How different States’ Commutes affect our Climate (USA) [Infographic]

It’s no secret carpooling is good for the environment, but in major cities where life moves quickly, it’s not always possible. People keep different schedules, work on opposite sides of town, or simply prefer to commute alone. The emerging popularity of electric vehicles has helped to alleviate the burden of vehicular carbon dioxide emissions, but are people making the shift to lower their carbon footprint when they can’t carpool?

The states in which commuters most commonly drive alone to work are some of the states with the fewest electric vehicles. This combination leads to a substantial carbon footprint. Below is a breakdown of the states creating the biggest impacts — both positive and negative — on the environment.

With gas-powered cars and trucks accounting for one-fifth of America’s total carbon dioxide emissions, a small change, such as driving with a coworker, working remotely more often, or switching to a hybrid or electric vehicle, can contribute to a major change! Read on to see where each state stands.

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Food Deserts in America [Infographic]

Food deserts have been a big topic in the United States lately, and for good reason: 23.5 million Americans, about 2% of all households, live in food deserts. These food deserts are defined as areas where it is impossible to find adequate fresh, whole, and healthy foods, particularly fruits and vegetables.

Most food desert areas are impoverished, and many residents of these areas do not have a car to travel to stores that carry healthy options. Not even large cities are exempt from food deserts—according to a 2009 survey, 750,000 New York residents lived in areas without adequate access to healthy food, and in 2006, 500,000 Chicago residents reported the same.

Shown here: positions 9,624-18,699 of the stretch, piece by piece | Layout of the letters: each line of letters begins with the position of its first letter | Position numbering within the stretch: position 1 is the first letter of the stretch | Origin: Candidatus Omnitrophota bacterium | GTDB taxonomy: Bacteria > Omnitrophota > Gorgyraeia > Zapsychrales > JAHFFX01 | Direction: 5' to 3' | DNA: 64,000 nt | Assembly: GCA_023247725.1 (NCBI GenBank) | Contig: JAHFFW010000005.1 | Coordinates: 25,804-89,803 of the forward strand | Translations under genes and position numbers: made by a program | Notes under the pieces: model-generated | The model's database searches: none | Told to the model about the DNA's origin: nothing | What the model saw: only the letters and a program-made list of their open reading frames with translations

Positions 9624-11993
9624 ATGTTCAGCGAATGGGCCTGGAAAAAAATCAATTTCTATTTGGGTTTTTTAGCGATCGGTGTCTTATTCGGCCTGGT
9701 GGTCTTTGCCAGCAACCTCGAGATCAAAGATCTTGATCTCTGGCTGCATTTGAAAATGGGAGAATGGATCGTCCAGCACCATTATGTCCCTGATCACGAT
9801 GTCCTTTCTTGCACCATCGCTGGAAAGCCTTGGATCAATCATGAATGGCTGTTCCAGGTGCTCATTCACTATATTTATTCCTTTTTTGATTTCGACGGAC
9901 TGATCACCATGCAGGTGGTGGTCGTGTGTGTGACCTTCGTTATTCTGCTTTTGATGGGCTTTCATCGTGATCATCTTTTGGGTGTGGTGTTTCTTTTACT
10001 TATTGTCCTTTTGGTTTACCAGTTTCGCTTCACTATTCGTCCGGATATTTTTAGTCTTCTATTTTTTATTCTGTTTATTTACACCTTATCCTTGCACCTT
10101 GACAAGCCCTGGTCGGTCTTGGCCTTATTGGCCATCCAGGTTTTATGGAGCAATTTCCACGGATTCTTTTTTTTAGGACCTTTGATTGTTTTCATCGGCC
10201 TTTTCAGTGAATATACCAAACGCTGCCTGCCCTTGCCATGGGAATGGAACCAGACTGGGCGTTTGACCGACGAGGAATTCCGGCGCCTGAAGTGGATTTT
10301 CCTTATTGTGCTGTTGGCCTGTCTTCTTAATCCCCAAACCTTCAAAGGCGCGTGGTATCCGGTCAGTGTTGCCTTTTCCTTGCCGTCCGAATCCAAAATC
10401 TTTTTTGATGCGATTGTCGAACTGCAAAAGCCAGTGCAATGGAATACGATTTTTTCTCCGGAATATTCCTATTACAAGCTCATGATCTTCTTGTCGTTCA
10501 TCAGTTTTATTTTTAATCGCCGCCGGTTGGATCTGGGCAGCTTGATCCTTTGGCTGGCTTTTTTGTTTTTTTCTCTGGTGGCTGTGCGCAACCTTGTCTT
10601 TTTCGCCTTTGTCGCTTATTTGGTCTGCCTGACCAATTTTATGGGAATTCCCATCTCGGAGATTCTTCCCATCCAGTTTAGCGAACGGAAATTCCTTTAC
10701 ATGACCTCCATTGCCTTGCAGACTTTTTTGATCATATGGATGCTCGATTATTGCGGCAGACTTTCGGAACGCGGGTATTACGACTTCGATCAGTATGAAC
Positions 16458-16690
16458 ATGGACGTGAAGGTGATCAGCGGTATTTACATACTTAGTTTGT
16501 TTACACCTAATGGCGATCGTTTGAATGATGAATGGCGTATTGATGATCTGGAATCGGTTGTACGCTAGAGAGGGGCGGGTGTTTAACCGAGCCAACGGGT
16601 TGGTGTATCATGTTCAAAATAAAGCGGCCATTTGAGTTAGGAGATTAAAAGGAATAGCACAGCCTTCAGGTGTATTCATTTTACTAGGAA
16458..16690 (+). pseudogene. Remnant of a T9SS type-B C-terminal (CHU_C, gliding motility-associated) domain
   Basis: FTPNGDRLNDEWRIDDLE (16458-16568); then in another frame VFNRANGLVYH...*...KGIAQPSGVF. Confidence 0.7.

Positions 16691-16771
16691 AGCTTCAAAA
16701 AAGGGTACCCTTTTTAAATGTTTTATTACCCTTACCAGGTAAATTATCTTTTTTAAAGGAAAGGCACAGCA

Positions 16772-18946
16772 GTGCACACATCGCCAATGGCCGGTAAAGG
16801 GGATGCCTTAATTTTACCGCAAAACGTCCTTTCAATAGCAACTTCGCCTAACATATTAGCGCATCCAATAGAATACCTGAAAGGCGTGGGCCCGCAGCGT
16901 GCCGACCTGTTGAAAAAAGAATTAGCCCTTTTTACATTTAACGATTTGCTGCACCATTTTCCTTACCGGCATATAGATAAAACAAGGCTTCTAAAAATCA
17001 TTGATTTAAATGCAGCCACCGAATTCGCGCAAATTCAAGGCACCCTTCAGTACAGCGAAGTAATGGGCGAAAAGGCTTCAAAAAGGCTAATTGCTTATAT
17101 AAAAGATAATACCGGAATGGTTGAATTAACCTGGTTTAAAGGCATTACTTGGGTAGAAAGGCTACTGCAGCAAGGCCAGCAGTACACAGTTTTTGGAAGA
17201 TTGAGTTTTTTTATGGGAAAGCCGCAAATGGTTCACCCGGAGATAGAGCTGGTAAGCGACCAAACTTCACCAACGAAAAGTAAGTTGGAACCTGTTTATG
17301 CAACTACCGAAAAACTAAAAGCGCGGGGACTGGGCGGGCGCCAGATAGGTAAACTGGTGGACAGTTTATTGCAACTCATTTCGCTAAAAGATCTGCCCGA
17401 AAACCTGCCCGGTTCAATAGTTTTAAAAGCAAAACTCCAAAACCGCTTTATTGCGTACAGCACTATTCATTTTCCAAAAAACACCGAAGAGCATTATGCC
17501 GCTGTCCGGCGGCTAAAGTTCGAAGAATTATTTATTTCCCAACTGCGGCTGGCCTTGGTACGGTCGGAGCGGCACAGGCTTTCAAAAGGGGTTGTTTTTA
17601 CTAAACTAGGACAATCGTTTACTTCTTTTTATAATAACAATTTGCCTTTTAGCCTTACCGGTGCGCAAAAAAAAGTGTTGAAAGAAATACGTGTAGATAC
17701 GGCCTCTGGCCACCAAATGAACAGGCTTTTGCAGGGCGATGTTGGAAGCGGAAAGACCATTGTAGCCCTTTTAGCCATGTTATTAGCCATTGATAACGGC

Obviously, having poor access to healthy food has health ramifications. Many people with dietary restrictions like gluten allergies or lactose intolerance have an even harder time getting proper nutrition. It is estimated that healthy eating could save $71 billion in chronic healthcare costs by lowering rates of certain diseases. In neighborhoods with access to healthy food, a 45% decrease in diabetes cases over the course of five years was noted. Obesity was also lower in these areas.

Health costs aside, there are other negative ramifications of living in a food desert. Healthy food is more expensive at smaller stores, and many people don’t have time to venture out to larger stores, even if they do have transportation. Since many people who live in these areas live in poverty, they often have no choice but to eat fast food.

The good news is that there are many different initiatives working toward fewer food deserts in the United States, including school lunch programs and bringing grocery stores to impoverished areas. Learn more from this Tulane University infographic from their School of Social Work.

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The true Cost of a Healthy Lifestyle [Infographic]

It’s a common misconception that living a healthy lifestyle has to be expensive. That simply is not true! Unhealthy eating is more expensive than you think. And getting a balanced diet of protein, fat, carbs, and vitamins is possible with simple, everyday ingredients. In this graphic, Personal Income reveals the True cost of a healthy lifestyle (hint: it’s cheaper than you think!)

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The World’s Most Traffic Congested Cities [Interactive Storymap]

This interactive StoryMap that Southside Motor Factors has put together, highlights 10 of the Most Traffic Congested Cities:

https://s3.amazonaws.com/uploads.knightlab.com/storymapjs/825e414589fbde4ae96feb0ea111979b/the-worlds-10-most-traffic-congested-cities/index.html

If you don’t see the interactive StoryMap please click the image below or go to this link

The World’s Most Traffic Congested Cities [Interactive Storymap] | ecogreenlove
Interactive StoryMap by Southside Motor Factors

Do you live in one of these congested cities?
Share your experiences with us 🙂

Be Eco: Join the Green, Share the Love! | ecogreenlove

Summer Antiquing in USA + Tips

Who doesn’t like buying inexpensive stuff in good conditions? Or finding some antique vintage items to decorate or use at home? I enjoy going to the flea markets because is a way to fight consumerism and helping reduce the amount of waste. How? Buying second hand! Is less expensive, you are giving a second (sometimes even third) chance to items or clothes and most of the cases are in great condition.

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